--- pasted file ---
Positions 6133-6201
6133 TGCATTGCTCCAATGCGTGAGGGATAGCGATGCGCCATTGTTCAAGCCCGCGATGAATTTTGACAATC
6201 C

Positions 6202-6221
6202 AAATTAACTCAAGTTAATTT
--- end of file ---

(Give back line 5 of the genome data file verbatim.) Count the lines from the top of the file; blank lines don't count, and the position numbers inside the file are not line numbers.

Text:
6202 AAATTAACTCAAGTTAATTT